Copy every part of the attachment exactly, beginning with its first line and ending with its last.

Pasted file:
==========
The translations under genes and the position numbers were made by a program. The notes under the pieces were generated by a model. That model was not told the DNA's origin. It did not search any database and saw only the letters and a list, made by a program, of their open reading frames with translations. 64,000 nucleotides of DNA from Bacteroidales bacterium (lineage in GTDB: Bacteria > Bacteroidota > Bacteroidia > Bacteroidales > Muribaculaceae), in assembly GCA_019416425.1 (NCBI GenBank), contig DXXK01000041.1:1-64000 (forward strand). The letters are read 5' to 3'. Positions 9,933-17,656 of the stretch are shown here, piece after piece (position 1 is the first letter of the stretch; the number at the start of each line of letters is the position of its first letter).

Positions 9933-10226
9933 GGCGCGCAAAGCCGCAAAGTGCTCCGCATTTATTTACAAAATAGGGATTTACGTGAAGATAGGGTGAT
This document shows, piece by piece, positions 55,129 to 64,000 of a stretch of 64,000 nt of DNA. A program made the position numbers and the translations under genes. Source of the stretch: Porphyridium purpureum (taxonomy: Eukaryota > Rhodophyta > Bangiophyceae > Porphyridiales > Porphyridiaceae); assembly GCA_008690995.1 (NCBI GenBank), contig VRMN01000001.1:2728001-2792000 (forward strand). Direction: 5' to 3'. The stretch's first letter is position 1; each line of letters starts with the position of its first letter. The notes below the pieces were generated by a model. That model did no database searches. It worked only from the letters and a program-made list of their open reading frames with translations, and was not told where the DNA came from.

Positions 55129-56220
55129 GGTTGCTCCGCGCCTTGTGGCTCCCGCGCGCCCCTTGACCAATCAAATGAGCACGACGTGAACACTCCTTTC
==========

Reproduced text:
The translations under genes and the position numbers were made by a program. The notes under the pieces were generated by a model. That model was not told the DNA's origin. It did not search any database and saw only the letters and a list, made by a program, of their open reading frames with translations. 64,000 nucleotides of DNA from Bacteroidales bacterium (lineage in GTDB: Bacteria > Bacteroidota > Bacteroidia > Bacteroidales > Muribaculaceae), in assembly GCA_019416425.1 (NCBI GenBank), contig DXXK01000041.1:1-64000 (forward strand). The letters are read 5' to 3'. Positions 9,933-17,656 of the stretch are shown here, piece after piece (position 1 is the first letter of the stretch; the number at the start of each line of letters is the position of its first letter).

Positions 9933-10226
9933 GGCGCGCAAAGCCGCAAAGTGCTCCGCATTTATTTACAAAATAGGGATTTACGTGAAGATAGGGTGAT
This document shows, piece by piece, positions 55,129 to 64,000 of a stretch of 64,000 nt of DNA. A program made the position numbers and the translations under genes. Source of the stretch: Porphyridium purpureum (taxonomy: Eukaryota > Rhodophyta > Bangiophyceae > Porphyridiales > Porphyridiaceae); assembly GCA_008690995.1 (NCBI GenBank), contig VRMN01000001.1:2728001-2792000 (forward strand). Direction: 5' to 3'. The stretch's first letter is position 1; each line of letters starts with the position of its first letter. The notes below the pieces were generated by a model. That model did no database searches. It worked only from the letters and a program-made list of their open reading frames with translations, and was not told where the DNA came from.

Positions 55129-56220
55129 GGTTGCTCCGCGCCTTGTGGCTCCCGCGCGCCCCTTGACCAATCAAATGAGCACGACGTGAACACTCCTTTC